What Exactly Is Lorenzo Ramaciotti Doing?

This being, unofficially, the Fiat/FCA themed month, I feel like shedding some light on Fiat’s current styling policy and the man responsible for it. 

lorenzo-ramaciotti

And when I say “shedding some light”, I actually mean pointing out all the dark and shadowy areas that currently make up Fiat’s styling. More questions will be asked than answered, inevitably.

Superficially, the reorganisation of Fiat’s different Centri Stile in the wake of the company’s Marchionnisation seems to have been a straightforward example of streamlining. And, unlike the most famous jumper lover’s financial and fiscal shenanigans, this move appears to be both easily graspable and logical. 

Before Marchionne, Fiat’s styling was as unpredictable as it was, on occasion, inspired and regularly disorganised. Fiat, Alfa and Lancia each had a Centro Stile of its own, while Ferrari and Maserati relied on the services of Turin’s fine carrozzerie. So far, so inconsistent – but that’s actually merely the theoretical framework, which allowed for an awful lot of practical variations. This was the consequence of Fiat’s habit of holding competitions for its mass market car range, which goes some way of explaining why the Italian brands have only incidentally pursued an evolutionary stylistic approach, even when it came to their most precious models. 

The result of this was that most of ‘90s Alfa Romeo designs were either officially courtesy of Pininfarina, or strongly influenced by the style set by Enrico Fumia’s 164 saloon. This would change once Alfa’s own Centro Stile, then headed by Walter de’ Silva, went ahead with a form language of its own, as established by the 156. Which was, in turn, superseded by a range of models penned by Giugiaro at the dawn of the new millennium. 

This may appear confusing, but at Fiat, the styling policy was even more convoluted. Following in the footsteps of an uncharacteristically consistent styling language of the 1980s, it was once again up to Giugiaro to establish a new template for the next decade with the first generation Punto. But despite its success, Fiat decided not to emulate the Punto’s design and instead opted for a much more varied approach, which lead to one of the most idiosyncratic, wayward and interesting car ranges of the entire decade: it included the first generation Bravo/Brava, Barchetta, Coupé (with a Pininfarina-designed interior), as well as the (in)famous Multipla. 

Despite the unquestionable creativity exhibited, the almost complete lack of brand consistency seemed out of touch with the tastes of the late 1990s, which only goes some way of explaining the lack of inspiration that would define the next generation of Fiat cars, which ranged from the decent, if lukewarm Punto Mk 2 to the in almost every regard dreadful Stilo. Both, it needs to be mentioned, efforts of Fiat’s Centro Stile (it takes a healthy dose of suspension of disbelief to imagine how poor the carrozzerie’s efforts must have been if they lost out to these designs in the competition process). 

By this point in time, Fiat’s “issues” had become all but apparent to both the industry and the car-buying public. The time was therefore ripe for yet another change of course: now it was “welcome back on board, signore Giugiaro!”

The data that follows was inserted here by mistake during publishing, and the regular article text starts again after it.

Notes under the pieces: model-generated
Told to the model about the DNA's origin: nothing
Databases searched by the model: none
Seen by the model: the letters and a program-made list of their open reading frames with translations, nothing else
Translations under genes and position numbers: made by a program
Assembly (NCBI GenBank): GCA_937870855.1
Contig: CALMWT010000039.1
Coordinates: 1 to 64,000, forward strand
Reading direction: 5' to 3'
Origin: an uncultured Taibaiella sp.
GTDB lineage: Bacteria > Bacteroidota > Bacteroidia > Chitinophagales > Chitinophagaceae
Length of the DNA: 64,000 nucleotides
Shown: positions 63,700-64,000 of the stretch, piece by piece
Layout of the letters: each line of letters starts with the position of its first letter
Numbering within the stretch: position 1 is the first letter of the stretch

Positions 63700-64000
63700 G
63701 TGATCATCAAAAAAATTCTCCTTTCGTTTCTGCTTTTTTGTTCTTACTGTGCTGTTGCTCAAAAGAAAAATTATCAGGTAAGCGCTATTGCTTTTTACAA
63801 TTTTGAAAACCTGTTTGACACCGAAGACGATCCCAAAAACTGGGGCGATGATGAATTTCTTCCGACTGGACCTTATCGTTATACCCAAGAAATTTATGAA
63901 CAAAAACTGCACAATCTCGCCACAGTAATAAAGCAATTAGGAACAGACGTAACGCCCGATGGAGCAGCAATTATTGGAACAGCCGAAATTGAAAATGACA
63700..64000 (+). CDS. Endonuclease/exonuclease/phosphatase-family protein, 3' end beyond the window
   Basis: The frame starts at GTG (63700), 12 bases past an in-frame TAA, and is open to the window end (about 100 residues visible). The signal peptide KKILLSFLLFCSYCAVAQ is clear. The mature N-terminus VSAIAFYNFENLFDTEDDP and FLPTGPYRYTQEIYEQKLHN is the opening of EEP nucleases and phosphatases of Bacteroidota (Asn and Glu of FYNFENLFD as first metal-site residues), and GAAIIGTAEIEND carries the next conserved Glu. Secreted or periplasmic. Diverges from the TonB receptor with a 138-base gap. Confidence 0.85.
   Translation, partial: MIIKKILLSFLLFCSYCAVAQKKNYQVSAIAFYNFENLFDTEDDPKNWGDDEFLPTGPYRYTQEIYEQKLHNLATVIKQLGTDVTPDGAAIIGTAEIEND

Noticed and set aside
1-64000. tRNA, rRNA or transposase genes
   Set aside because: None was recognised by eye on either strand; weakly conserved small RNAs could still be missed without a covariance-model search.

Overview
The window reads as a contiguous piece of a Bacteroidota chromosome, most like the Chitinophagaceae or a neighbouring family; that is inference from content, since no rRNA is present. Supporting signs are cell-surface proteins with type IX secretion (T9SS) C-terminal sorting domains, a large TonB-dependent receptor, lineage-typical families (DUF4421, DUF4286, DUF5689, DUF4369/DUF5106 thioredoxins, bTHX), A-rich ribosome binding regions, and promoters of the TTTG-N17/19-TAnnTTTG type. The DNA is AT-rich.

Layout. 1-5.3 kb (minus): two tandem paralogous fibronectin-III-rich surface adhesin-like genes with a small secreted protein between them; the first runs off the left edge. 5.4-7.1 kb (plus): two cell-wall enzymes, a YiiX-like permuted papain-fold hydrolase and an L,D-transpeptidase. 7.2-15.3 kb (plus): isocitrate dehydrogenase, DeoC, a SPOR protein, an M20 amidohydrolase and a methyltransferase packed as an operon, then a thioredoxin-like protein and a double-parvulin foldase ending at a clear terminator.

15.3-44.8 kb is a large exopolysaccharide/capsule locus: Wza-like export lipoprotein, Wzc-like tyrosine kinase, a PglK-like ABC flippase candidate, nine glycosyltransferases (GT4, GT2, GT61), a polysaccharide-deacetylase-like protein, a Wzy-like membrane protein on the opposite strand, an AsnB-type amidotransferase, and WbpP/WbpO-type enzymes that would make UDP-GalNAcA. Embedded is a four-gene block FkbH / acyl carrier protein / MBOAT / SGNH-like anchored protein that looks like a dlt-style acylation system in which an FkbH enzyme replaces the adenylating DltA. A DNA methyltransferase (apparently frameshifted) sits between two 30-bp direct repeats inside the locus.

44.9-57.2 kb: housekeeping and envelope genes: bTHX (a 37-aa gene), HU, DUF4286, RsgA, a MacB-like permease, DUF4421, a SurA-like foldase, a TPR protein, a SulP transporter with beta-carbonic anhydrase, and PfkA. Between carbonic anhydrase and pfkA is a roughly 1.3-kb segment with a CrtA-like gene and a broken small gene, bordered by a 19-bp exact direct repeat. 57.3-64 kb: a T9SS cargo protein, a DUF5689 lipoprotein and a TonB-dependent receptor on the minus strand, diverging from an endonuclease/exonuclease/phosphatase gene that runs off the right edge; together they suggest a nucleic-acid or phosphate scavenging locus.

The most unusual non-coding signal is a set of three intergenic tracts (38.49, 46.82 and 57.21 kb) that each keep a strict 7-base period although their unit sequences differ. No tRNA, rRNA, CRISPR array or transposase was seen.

The maestro’s coarse second-generation Chroma and pretty Grande Punto, together with the Centro Stile-penned Gingo (hastily re-christened “Panda” after Renault had taken offence) were the cars Fiat’s fate was resting on, the thin thread the industry giant was hanging by. And into this desperation entered a mysterious sorcerer, who went ahead and did his best to juggle with millions and billions of Dollars, Lire and Euros, in order to distract everybody from the fact that Fiat hadn’t merely looked down into the abyss, but was actually more then halfway down already.

Some may call this a smokescreen, but to some it actually is bordering on magic… After a period of acquainting himself with his new domain, the sorcerer appointed his henchman – a henchman certainly only in terms of hierarchy, for this right hand man enjoyed the kind of reputation Marchionne, the sorcerer himself, could only have dreamed of when he entered the Fiat realm.

No, Lorenzo Ramaciotti surely was a known quantity when he became the eyes to Marchionne’s mind. Or, more prosaically, the head of the Fiat group’s entire styling infrastructure. He took on this substantial brief at ripe age, having previously enjoyed a most solid career at Pininfarina, including decades in senior positions, before having “retired” under somewhat murky conditions. While no Lazarus, he actually exchanged retirement for the most powerful role in Italian car design.

It was now up to this reputable master of the craft to do with Fiat’s styling what Marchionne had done with the rest of the concern: consolidate and streamline, leaving no stone unturned in the process. Among the first consequences of this course of action was, rather ironically, a decision that acted as a concealed death threat to his former employer, for the carrozzerie, after decades of cooperation, were out.

For good. The reasoning behind this often overlooked, but most drastic step can be easily explained employing the logic of a numbers man such as Marchionne, who must have wondered why one would pay for any outsourced services that can (theoretically) be provided in-house.